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Minh Tran, Senior Director of Research and Academic Partnerships at EF Education First
Minh Tran

This week, we interview Minh Tran, Senior Director of Research and Academic Partnerships at EF Education First, about the recently released 6th edition of the EF English Proficiency Index (EPI).

Firstly, can you give us an overview of the key findings from the 2016 edition of the EF EPI?


Our research confirms that English is a key component of economic competitiveness at both the individual and national levels. We find that higher English proficiency correlates with higher incomes, better quality of life, more dynamic business environments, greater connectivity, and more innovation.


Second, consistent with previous editions of the EF EPI, English proficiency in Europe remains the strongest in the world by a wide margin. However, Singapore rises to sixth place in the world, the first Asian country to break into the top 10 and the highest proficiency band - Very High Proficiency. Latin America, the Middle East, and North Africa continue to lag behind.


The Netherlands has risen to the top this time. What do you think has fuelled this?


We believe that a strong focus on English in the public education systems as well as ample exposure to English in daily life contributed to the Netherlands' (and other Nordic countries') success.


In terms of education, the Netherlands has included English as a compulsory subject throughout primary and secondary school for over four decades. Its foreign language teaching policies focus on communication rather than on the mastery of grammar.


However, schooling alone cannot explain the consistently strong proficiency levels in Northern Europe. Daily life in the region is characterised by constant exposure to English through non-dubbed English-language media, particularly on television. This level of exposure expands vocabulary and increases comprehension and production abilities, even among young children not yet studying English formally.


Singapore is rising and Malaysia and the Philippines are in the top 15. As we have reported in the magazine, these are increasingly English-medium study destinations as well. What has driven proficiency upwards in these countries, and do you think this kind of recognition assists in the promotion as study destinations?


We believe that historical ties to English have driven Singapore, Malaysia and the Philippines to become the English language's strongholds in Asia. Due to their colonial history, English is often used as one of the languages of government, as a language of instruction in schools, and as a means of daily communication in some social spheres. Also, as is the case everywhere else in Asia, these countries also use English for business and tourism. These factors enable them to sustain high levels of English proficiency.


And certainly the fact that Singapore, Malaysia, and the Philippines have demonstrated strong English proficiency consistently makes them good destinations for studying English for students who would like to study the language in Asia. Of course, learning English in native-speaking countries would be the ideal, but these Asian countries would be possible alternatives as well.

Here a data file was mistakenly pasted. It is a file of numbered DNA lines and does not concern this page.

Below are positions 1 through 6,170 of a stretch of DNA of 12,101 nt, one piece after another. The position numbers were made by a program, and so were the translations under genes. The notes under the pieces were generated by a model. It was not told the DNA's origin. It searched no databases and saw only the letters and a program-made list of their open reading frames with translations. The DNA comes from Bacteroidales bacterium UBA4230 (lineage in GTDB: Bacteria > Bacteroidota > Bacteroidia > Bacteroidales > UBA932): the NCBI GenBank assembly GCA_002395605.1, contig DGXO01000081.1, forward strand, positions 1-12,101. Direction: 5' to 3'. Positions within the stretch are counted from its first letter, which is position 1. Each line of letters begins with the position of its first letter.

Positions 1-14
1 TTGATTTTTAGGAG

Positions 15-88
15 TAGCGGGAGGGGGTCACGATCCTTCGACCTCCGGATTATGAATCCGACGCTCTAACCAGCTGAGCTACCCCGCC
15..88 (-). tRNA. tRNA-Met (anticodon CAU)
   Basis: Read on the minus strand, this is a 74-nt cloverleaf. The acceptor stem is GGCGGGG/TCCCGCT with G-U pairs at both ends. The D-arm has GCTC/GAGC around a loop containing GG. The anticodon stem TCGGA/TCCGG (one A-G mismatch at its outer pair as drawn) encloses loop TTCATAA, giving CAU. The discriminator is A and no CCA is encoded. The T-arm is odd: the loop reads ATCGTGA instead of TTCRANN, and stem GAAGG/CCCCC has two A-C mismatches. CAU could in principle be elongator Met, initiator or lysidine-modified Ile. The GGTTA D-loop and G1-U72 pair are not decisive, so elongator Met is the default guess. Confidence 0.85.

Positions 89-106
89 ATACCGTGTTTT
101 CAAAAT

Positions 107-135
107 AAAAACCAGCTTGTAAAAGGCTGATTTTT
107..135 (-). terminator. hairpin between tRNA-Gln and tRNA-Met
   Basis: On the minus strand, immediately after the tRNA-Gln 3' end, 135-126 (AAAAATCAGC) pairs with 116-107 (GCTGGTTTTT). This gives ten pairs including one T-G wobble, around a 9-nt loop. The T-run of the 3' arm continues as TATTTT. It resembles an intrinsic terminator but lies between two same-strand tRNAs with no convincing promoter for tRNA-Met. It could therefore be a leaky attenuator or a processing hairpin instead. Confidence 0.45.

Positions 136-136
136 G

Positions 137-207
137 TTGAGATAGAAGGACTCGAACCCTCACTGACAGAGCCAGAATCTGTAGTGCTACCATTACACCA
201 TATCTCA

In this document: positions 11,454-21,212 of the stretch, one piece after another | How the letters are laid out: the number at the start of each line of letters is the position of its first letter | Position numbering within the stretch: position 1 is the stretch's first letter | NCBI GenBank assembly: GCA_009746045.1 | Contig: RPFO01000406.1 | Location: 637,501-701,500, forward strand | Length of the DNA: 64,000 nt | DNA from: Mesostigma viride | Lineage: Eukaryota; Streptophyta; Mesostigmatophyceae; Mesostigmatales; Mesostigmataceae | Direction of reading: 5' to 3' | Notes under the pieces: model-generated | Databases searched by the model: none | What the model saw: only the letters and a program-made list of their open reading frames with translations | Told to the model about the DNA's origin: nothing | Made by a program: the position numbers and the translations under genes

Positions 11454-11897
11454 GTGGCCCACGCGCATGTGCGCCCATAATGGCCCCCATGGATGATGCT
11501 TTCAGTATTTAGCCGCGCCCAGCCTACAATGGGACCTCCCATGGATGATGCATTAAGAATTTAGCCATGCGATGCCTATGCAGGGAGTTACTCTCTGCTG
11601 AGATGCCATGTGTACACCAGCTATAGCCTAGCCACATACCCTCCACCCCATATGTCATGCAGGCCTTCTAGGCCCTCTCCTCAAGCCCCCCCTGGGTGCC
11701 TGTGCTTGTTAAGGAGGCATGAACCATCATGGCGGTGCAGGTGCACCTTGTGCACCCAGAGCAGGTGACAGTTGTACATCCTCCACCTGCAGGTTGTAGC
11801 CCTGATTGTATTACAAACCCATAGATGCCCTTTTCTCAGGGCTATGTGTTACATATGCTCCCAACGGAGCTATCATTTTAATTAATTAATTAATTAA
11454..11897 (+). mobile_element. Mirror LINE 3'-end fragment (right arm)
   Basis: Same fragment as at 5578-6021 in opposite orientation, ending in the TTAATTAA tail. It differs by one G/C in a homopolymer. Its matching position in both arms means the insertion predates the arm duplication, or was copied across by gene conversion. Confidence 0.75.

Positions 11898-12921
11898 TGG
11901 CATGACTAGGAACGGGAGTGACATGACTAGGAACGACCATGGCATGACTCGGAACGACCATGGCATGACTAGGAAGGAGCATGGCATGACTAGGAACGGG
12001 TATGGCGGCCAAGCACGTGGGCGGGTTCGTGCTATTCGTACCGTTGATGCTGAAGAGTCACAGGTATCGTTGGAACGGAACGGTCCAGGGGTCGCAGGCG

Were there any countries or regions that decreased in proficiency in 2016? Any reasons for this?


Latin America is the only region whose average English proficiency has dropped compared to last year. Adult English proficiency in Latin America is weak, and it has declined in many countries since last year. Of the 14 Latin American countries included in this year's index, all but two - Argentina and the Dominican Republic - fall in the lowest proficiency bands.


One of the possible reasons attributing to its stagnation in terms of English could be the fact that Spanish, instead of English, serves as a regional lingua franca in Latin America. Unlike in Europe and Asia, where English is the language of regional communication, Spanish unites Latin America. This shared regional language dampens incentives to master English and, alongside underperforming public education systems, is a key factor in the region's delayed progress towards higher English proficiency.


 Can you give us a brief background of the methodology used to arrive at these findings?


This sixth edition of the EF EPI ranks 72 countries and territories based on test data from more than 950,000 adults who took our online English tests in 2015.


Two tests are open to any internet user for free. The third is an online placement test used by EF during the enrolment process for English courses. All three tests include reading and listening sections.


In order to calculate a country's EF EPI score, each test score was normalised to obtain the percentage of correct answers for that test. All the scores for a country were then averaged across the three tests, giving equal weight to each test. Regional and global averages were weighted by the populations of each country within each region.


In terms of test-takers, the sample is balanced between male and female respondents and represents adult language learners from a broad range of ages. Female respondents comprised 46.3 per cent of the overall sample, and the median age of adult respondents was 28 years. 98.9 per cent of adult respondents were under the age of 60.


Minh Tran is Senior Director of Research and Academic Partnerships at EF Education First. The recently released 6th edition of the EF English Proficiency Index (EPI) is available online.